EDMONTON – Assisted suicide has been in the spotlight recently, after a dying Winnipeg woman went to Switzerland to make use of the country’s assisted-suicide law.
Susan Griffiths – who had multiple system atrophy, a rare disease that has no cure or hope for remission – died April 25. She was 72 years old.
Assisted suicide is legal in Switzerland, but it is against the law in Canada.
In Canada, suicide is legal, but only if you do it yourself. Supporting what some call ‘the right to die’ comes with numerous issues with law and ethics.
A recent population survey on views on the right to hastened death found the majority of Albertans are in favour of assisted suicide. (View the full survey below).
“It was a very careful question that we asked,” explained Donna Wilson of the University of Alberta’s Faculty of Nursing, and a researcher in the study. “The question was: should dying adults be able to have the ability to request and get help to end their life early? In other words, this is assisted suicide.”
“Three quarters of Albertans were in favour of assisted suicide,” she said of the findings, “very, very surprising.”
“What was interesting was virtually everyone, of all different groups; males and females, young and old, people with more education, less education – virtually everyone, more than 50 per cent were in favour of assisted suicide, having that as an option,” says Wilson.
When asked the survey question, a total of 36.8 per cent of respondents answered yes outright.
Another 40.6 per cent of respondents indicated yes, but with the qualification that assisted suicide “should only be allowed in certain cases or situations.” The remaining 22.6 per cent answered no.
Wilson, an expert in aging and end-of-life care, used data gathered in a 2010 health-care survey by the U of A’s Population Research Laboratory.
She says social and professional views – along with judicial perspectives – on assisted suicide have changed a lot over the last thirty years.
“We have this law that says you can be charged for up to 14 yrs, and yet that law now is really being challenged.”
“We’re into some really grey areas here,” she adds, “and every provincial legislative body is going to have to look at this, and now of course the federal government is assessing the situation right now.”
In 2012, Gloria Taylor became the only person ever to be granted the right to die in Canada. After considering modern equality rights laws, a BC Supreme Court judge ruled not allowing Taylor – who was dying of ALS – to seek help ending her life was unconstitutional.
“If somebody who is physically disabled, and … they’re physically unable to kill themselves, they can’t do what an able-bodied person can do. They need help to do it. So the law prohibits them, so it treats them in a different manner,” explains Sarah Burningham, a Health Law Research Associate at the University of Alberta.
“That’s where the equality rights argument comes in.”
“The law has moved on,” she adds. “There are these new considerations. And when we look at the prohibition on assisted suicide through that, it can’t be justified any longer.”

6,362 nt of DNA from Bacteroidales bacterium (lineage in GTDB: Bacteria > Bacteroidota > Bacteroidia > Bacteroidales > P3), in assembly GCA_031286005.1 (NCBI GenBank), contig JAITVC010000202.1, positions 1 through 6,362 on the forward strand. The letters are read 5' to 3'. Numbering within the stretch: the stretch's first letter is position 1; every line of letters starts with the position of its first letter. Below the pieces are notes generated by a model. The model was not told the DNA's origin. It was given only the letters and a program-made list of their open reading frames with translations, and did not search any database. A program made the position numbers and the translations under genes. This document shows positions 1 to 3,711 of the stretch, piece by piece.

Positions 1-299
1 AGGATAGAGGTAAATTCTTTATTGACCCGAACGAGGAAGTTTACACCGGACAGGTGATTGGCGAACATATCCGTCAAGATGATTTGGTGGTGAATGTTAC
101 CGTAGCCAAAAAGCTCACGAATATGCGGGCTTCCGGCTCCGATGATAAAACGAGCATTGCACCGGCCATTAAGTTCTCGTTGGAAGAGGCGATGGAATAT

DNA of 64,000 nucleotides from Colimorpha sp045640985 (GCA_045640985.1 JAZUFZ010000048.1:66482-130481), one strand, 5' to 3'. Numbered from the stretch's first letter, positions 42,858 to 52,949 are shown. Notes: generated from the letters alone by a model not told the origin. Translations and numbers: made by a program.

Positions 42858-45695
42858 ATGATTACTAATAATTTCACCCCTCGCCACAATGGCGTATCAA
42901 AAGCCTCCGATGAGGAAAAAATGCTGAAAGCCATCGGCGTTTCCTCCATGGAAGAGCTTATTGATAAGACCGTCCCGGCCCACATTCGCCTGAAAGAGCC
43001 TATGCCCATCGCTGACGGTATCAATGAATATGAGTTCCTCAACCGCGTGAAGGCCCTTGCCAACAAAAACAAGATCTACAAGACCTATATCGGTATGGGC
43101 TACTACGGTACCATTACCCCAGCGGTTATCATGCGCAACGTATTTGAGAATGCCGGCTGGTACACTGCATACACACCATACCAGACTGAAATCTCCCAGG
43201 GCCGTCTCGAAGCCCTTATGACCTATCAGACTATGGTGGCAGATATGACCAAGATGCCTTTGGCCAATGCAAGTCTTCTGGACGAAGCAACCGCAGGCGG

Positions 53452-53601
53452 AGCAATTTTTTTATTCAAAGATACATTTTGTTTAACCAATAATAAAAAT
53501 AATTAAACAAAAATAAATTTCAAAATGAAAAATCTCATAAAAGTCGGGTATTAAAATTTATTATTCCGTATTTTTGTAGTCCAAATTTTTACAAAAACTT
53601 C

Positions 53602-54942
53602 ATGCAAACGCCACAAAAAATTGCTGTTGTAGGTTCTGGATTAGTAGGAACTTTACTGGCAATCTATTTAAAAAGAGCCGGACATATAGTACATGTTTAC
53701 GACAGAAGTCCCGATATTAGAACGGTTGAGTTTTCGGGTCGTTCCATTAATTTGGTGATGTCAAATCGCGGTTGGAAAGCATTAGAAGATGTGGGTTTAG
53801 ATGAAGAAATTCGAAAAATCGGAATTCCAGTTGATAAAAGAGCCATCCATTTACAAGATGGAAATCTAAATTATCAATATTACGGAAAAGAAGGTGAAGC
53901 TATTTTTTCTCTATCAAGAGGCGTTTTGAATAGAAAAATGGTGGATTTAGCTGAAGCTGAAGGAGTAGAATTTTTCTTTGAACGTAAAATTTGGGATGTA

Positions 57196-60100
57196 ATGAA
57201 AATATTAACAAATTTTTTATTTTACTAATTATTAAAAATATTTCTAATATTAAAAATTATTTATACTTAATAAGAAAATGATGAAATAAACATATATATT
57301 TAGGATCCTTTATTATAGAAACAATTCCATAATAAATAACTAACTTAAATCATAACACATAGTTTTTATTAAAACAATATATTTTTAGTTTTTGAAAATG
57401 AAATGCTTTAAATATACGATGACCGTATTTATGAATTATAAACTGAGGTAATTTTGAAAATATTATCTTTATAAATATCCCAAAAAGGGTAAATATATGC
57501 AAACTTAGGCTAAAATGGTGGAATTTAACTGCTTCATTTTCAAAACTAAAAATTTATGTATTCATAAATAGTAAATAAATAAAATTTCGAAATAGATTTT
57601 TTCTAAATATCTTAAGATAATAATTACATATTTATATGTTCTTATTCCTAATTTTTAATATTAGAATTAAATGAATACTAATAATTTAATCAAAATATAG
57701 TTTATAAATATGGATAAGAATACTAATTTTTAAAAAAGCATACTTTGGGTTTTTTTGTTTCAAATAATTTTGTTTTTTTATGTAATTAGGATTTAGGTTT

Wilson agrees that Canadian law on this issue will likely be changing very soon.
“In some ways it’s looking like it’s now only just a matter of time.”
“The BC Supreme Court actually indicated that the law, the criminal code that forbids assisted suicide, should be struck down, that in fact, it violates the Charter of Rights and Freedoms. A dying person does not always have the option of committing suicide, whereas a well person could commit suicide. The BC Supreme Court asked the federal government to review the criminal code.”
Taylor died naturally, before she could exercise her right. That landmark ruling is now under appeal.
Currently, if a Canadian wants a doctor-assisted death, they have to travel and pay for it.
That is what Susan Griffiths did.
The British documentary, “Terry Pratchett: Choosing to Die,” explores how doctors help people die at the Dignitas clinic near Zurich.
Patients must show they are mentally capable of making the decision and prove that they are terminally ill with medical records. The doctor mixes a drink for the patient that contains a lethal dose of medication. The patient consumes the drink themselves, and dies in their sleep, often surrounded by loved ones.
However, the possibility of a allowing a similar service in Canada is raising a number of ethical questions.
“We need to have some protections in place to ensure that we protect vulnerable peoples, to ensure that people aren’t coerced into it, that there’s not undue influence,” says Burningham.
Several Canadian organizations have voiced opposition to government action to decriminalize assisted suicide citing potential for abuse.
“Obviously we need strict safeguards in place,” she stresses. “So we might look at other jurisdictions, which have said you need two physicians to give the diagnosis…you need time between the request and when it actually occurs… you need a psych assessment.”
In addition, there are questions about the medical community’s role.
“That’s not consistent with the physician’s role of ‘physician is a healer,’” explains Burningham. “It goes against their oath to do no harm.”
“On the other hand, physicians also have a duty not to abandon their patients.
“And so, the argument could be made as well that, by refusing to listen to the patient’s needs at this time in their life – I mean it’s a very traumatic, terrible time – that they’re abandoning their patient.”
A Calgary family is sharing their very personal story in the hopes of getting more Canadians thinking about the issue of assisted suicide. Watch Su-Ling Goh’s report on Amy Doolittle below:
With files from Su-Ling Goh